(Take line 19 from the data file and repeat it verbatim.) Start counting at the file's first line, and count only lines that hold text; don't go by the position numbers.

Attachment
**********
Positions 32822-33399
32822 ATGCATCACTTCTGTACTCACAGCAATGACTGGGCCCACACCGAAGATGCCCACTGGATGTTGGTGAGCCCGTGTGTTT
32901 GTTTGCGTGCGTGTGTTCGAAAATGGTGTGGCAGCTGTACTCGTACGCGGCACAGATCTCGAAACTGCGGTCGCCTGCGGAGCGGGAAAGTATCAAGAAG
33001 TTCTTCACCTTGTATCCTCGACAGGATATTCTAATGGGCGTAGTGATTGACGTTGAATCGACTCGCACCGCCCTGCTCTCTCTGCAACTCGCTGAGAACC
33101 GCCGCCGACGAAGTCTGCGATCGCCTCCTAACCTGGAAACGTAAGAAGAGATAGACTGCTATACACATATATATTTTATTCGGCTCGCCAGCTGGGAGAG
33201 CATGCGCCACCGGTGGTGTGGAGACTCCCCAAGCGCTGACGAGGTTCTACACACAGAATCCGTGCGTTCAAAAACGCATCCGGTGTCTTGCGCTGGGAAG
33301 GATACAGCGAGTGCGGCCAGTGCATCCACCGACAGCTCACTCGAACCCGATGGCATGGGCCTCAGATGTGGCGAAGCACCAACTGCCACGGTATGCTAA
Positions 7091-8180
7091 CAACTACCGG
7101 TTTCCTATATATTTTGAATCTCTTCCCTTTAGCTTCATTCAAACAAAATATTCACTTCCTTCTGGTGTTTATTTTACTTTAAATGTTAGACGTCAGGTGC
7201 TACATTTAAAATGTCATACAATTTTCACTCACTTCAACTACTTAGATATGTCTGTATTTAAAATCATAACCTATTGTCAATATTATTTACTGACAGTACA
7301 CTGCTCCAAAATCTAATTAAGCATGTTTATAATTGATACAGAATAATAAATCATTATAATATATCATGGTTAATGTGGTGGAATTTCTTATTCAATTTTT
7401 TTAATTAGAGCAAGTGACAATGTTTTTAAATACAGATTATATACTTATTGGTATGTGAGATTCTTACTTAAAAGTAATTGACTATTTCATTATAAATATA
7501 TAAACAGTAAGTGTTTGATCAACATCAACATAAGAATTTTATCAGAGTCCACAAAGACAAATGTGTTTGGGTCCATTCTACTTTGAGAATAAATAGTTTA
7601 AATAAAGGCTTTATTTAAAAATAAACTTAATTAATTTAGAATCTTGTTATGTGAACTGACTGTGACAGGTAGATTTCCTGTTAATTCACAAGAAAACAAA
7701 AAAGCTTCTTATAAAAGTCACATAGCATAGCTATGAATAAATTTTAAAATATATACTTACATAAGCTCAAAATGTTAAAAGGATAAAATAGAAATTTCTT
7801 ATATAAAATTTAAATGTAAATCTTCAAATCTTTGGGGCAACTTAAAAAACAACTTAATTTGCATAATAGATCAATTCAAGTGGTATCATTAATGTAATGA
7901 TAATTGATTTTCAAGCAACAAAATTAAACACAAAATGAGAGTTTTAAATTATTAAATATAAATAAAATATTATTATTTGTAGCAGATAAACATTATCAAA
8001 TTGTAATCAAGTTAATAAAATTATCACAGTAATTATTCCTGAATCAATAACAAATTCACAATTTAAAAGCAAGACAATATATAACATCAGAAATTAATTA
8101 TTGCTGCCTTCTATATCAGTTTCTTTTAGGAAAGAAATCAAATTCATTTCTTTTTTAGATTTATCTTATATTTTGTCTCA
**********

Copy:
8001 TTGTAATCAAGTTAATAAAATTATCACAGTAATTATTCCTGAATCAATAACAAATTCACAATTTAAAAGCAAGACAATATATAACATCAGAAATTAATTA